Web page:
WHAT'S AHEAD . . . THE U.S. ECONOMY by Edward Boorstein (International: $15, hardcover; $5.95, paperback; 229 pp.)
FUTURE RICH by Jacqueline Thompson (Morrow: $17.95; 384 pp.)
Spell it "murky," as in a clouded crystal ball . . . or "mixed," as in tea leaves scattered in disarray . . . but the future spreads out in front of us--a dark tunnel where both the shadows and our own poor eyesight make many economic projections "iffy" under the most charitable of definitions.
One would be hard-pressed to find two futurists with such widely disparate views of what lies down that tunnel than in economist Edward Boorstein's almost classically socialistic polemic, "What's Ahead . . . The U.S. Economy," and popular business writer Jacqueline Thompson's strictly upbeat "Future Rich," which bears the wordy subtitle: "The People, Companies and Industries Creating America's Next Fortunes."
What Boorstein sees at the mouth of that futuristic tunnel, predictably, is sheer, unmitigated economic disaster because "We are dealing with an anarchic, capitalist economy which resists control." But under the sort of "control" that Boorstein envisions, of course, none of this need be.
Not since our own college days of groping for political and economic understanding have we seen the names of Marx, Lenin and Engels so tiresomely dragged out, over and over again, as sources of the Ultimate Truth. Equally predictable: Every American President of the century has been an economic buffoon, with only Franklin Delano Roosevelt getting halfway passing marks--grudgingly, because the man was unforgivably timid.
Are there any elements of surprise in the fact that Boorstein--whose background includes 3 1/2 years as economic assistant to Che Guevara and another tour of duty as economic adviser to the minister of foreign trade in Allende's Chile--finds America's salvation in a virtual halt to all defense spending, nationalization of key industries and massive national work programs? Is spaghetti stringy?
If Boorstein's view of America's economic-life-as-a-doughnut centers entirely on the hole in that doughnut, Thompson's equally fervent concentration on the fatty dough surrounding that hole is sometimes as excessively "Gee whillikers!" as Boorstein's is gloomy.
Just who are the "Future Rich" in Thompson's eyes? No big surprises here--they're essentially the same generally young entrepreneurs, or their still-to-be-discovered look-alikes, who have made it big in recent years in such glamour industries as biotechnology, computers, communications, electronics entertainment, the Space Age and robotics.
If Boorstein tends to be overly simplistic in his negatives (scrap the system), Thompson tends to be a bit overly simplistic in her positives. All very well to know that vast fortunes await you in the next few years by producing a practical piece of computer software that will turn a computer keyboard into an instant multilingual interpreter. But what if you've been trained in the wholesale meat business?
Nevertheless, the author of the earlier "The Very Rich Book" has written an eminently readable and engrossing work, rich in anecdotes, about a fascinating, ongoing economic and social revolution and the absorbing cast of characters who are still shaping it--men and women whose careers and life goals were changed by hard work, bursts of genius, being in the right place at the right time or by quirky twists of fate.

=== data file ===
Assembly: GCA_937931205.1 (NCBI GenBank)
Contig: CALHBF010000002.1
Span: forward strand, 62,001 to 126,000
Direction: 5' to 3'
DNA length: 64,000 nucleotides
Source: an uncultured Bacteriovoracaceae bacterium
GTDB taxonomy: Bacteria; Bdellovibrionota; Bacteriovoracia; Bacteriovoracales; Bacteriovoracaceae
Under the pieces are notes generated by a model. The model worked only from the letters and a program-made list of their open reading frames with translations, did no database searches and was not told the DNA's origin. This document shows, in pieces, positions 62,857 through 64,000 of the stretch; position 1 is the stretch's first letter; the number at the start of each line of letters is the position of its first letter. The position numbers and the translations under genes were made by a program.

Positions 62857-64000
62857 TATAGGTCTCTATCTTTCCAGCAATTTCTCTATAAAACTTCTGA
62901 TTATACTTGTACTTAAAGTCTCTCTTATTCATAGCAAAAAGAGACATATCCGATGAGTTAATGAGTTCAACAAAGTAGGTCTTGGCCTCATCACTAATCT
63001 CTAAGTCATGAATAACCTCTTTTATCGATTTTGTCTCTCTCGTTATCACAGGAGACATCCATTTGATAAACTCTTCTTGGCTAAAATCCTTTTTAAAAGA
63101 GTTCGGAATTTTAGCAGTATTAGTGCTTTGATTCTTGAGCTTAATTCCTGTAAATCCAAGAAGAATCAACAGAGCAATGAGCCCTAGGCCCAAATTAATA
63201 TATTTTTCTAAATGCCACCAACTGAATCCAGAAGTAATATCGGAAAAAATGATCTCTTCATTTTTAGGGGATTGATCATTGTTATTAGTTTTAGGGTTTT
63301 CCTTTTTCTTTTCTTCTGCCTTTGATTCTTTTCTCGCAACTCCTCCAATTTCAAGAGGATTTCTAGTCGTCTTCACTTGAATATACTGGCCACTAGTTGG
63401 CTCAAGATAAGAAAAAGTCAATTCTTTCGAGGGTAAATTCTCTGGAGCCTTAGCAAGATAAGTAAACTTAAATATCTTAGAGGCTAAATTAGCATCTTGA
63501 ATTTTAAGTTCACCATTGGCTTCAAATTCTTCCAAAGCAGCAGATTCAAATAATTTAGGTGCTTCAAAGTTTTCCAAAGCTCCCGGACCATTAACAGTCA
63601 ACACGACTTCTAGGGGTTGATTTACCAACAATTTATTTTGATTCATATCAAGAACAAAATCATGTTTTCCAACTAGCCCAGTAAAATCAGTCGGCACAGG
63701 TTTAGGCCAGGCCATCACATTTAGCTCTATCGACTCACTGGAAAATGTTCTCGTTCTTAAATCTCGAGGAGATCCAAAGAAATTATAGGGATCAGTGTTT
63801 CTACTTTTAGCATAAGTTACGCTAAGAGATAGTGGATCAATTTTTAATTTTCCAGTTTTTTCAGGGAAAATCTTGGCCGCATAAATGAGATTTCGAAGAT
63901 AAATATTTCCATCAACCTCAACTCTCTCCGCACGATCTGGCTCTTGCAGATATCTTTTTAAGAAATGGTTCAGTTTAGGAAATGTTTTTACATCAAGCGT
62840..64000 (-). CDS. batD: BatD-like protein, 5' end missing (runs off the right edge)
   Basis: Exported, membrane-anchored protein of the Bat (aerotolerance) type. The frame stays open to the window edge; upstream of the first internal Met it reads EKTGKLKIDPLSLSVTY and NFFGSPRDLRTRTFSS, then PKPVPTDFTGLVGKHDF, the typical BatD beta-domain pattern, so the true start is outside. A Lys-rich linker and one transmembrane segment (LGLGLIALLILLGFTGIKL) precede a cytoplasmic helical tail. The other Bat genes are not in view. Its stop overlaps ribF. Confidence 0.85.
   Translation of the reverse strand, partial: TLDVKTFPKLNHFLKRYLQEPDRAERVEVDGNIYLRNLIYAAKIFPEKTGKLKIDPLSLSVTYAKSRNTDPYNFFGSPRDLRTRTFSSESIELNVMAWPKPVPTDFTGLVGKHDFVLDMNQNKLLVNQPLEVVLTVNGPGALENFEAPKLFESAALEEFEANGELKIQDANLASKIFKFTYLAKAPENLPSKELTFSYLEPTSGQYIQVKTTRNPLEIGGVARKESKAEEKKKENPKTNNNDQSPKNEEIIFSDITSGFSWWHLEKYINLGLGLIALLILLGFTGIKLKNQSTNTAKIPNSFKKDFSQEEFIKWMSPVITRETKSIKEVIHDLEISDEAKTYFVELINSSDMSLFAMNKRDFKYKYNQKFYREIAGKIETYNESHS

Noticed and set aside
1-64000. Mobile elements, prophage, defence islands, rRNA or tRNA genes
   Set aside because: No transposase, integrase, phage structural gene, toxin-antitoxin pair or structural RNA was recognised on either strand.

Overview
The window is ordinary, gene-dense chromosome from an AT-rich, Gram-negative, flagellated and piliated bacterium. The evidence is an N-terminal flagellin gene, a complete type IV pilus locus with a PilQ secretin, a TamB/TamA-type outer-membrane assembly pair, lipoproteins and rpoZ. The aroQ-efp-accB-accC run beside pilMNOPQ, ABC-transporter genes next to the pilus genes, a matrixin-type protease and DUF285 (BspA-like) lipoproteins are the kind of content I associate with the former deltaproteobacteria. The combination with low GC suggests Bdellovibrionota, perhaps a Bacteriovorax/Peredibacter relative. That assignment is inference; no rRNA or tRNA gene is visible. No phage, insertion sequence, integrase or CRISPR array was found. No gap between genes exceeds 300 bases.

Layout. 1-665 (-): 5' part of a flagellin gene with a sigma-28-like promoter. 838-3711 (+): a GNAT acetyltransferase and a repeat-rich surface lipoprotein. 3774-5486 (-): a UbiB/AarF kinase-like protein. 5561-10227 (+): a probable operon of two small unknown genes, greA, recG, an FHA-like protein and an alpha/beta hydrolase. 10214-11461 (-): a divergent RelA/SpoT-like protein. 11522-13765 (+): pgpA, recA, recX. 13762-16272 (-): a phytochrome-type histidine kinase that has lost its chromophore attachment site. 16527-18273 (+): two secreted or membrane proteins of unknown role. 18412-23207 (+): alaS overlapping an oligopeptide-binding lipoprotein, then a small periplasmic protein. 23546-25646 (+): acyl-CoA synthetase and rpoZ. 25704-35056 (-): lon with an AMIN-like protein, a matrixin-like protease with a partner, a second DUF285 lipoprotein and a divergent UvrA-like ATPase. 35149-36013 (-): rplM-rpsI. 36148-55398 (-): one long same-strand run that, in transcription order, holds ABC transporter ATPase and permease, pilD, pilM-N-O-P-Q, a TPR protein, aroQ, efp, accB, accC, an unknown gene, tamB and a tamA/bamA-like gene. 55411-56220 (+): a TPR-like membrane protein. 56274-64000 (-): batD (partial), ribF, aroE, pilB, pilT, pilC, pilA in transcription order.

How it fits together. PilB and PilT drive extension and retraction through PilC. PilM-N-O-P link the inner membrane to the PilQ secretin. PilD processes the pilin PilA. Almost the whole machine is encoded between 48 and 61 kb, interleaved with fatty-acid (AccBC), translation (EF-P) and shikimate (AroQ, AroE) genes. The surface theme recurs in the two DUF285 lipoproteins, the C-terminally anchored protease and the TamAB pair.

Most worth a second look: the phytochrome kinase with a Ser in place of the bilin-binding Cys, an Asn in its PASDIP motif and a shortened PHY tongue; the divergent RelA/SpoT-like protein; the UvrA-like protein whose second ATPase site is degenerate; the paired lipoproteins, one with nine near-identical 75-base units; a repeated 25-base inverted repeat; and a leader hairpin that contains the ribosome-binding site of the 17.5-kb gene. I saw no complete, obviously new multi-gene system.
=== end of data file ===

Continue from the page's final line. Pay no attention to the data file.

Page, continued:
What are the elements that produced a success like the Apple computer and a belly-whopper like Osborne, although both started essentially neck and neck? What chemical composition goes into the makeup of someone like Paul G. Allen, a teen-ager when he teamed up with a high school buddy and, still in college, formed Microsoft, now vying for top spot in the software industry?
An engrossing addendum to Thompson's "Future Rich" is a brief biographical rundown of 300 candidates whom, she predicts, will be the "Richest American Entrepreneurs in the year 2000." And a surprising percentage of them, in the year 2000, will still be in their 40s and 50s.
While many of these entrepreneurs (and let's trust that Thompson's nomination of them isn't a kiss of death) are already rich by your, and my, standards, they have yet to scratch the surface of their potential in the author's eyes--she defines "rich" in the year 2000 as anyone with a minimum net worth of $74.3 million.
Who are these people? For most of us, there's a virtual absence of name recognition, and even in those small spheres of specialized interests where most of them toil, their names are a long way from being household words. Who among us would recognize Joel Billings of Mountain View, Calif., on the street, for instance?
Quietly, though, Billings has a very lucrative computer software business going that is a logical extension of his interests as a history buff: As Strategic Simulations Inc., the youthful Billings (he's 28), publishes a line of such complex military games for the computer as Computer Bismarck, Campaigns of Napoleon and Pursuit of the Graf Spee--games that may take hard-core history/battle fans anywhere from six to 60 hours to play.
While socialist Boorstein sees the current industrial revolution as an unwinnable class struggle brought about by decades of capitalistic blundering, Thompson sees it as an exciting explosion of new technologies where the promise of the future beggars anything previously seen in the American economy.